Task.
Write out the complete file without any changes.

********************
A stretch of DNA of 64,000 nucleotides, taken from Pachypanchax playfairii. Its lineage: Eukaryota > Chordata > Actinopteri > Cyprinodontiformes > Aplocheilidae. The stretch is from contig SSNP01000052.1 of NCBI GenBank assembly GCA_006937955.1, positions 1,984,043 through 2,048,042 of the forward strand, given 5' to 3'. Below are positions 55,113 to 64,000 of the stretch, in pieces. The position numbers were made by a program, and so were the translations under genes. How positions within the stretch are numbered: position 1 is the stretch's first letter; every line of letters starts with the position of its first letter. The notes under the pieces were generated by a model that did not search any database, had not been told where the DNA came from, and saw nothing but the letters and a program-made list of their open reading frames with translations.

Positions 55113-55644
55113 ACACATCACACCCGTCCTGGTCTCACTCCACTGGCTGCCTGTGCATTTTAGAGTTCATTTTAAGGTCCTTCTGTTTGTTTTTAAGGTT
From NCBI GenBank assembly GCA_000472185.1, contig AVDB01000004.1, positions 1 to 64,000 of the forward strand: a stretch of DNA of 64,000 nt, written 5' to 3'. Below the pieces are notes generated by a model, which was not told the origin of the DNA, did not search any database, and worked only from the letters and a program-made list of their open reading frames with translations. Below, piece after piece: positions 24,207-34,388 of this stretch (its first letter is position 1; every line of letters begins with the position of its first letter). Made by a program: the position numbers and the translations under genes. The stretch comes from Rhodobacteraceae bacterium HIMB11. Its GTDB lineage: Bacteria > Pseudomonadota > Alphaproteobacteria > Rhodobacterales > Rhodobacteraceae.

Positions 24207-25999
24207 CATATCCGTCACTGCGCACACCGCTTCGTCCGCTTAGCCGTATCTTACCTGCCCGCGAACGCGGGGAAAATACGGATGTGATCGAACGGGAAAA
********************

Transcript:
A stretch of DNA of 64,000 nucleotides, taken from Pachypanchax playfairii. Its lineage: Eukaryota > Chordata > Actinopteri > Cyprinodontiformes > Aplocheilidae. The stretch is from contig SSNP01000052.1 of NCBI GenBank assembly GCA_006937955.1, positions 1,984,043 through 2,048,042 of the forward strand, given 5' to 3'. Below are positions 55,113 to 64,000 of the stretch, in pieces. The position numbers were made by a program, and so were the translations under genes. How positions within the stretch are numbered: position 1 is the stretch's first letter; every line of letters starts with the position of its first letter. The notes under the pieces were generated by a model that did not search any database, had not been told where the DNA came from, and saw nothing but the letters and a program-made list of their open reading frames with translations.

Positions 55113-55644
55113 ACACATCACACCCGTCCTGGTCTCACTCCACTGGCTGCCTGTGCATTTTAGAGTTCATTTTAAGGTCCTTCTGTTTGTTTTTAAGGTT
From NCBI GenBank assembly GCA_000472185.1, contig AVDB01000004.1, positions 1 to 64,000 of the forward strand: a stretch of DNA of 64,000 nt, written 5' to 3'. Below the pieces are notes generated by a model, which was not told the origin of the DNA, did not search any database, and worked only from the letters and a program-made list of their open reading frames with translations. Below, piece after piece: positions 24,207-34,388 of this stretch (its first letter is position 1; every line of letters begins with the position of its first letter). Made by a program: the position numbers and the translations under genes. The stretch comes from Rhodobacteraceae bacterium HIMB11. Its GTDB lineage: Bacteria > Pseudomonadota > Alphaproteobacteria > Rhodobacterales > Rhodobacteraceae.

Positions 24207-25999
24207 CATATCCGTCACTGCGCACACCGCTTCGTCCGCTTAGCCGTATCTTACCTGCCCGCGAACGCGGGGAAAATACGGATGTGATCGAACGGGAAAA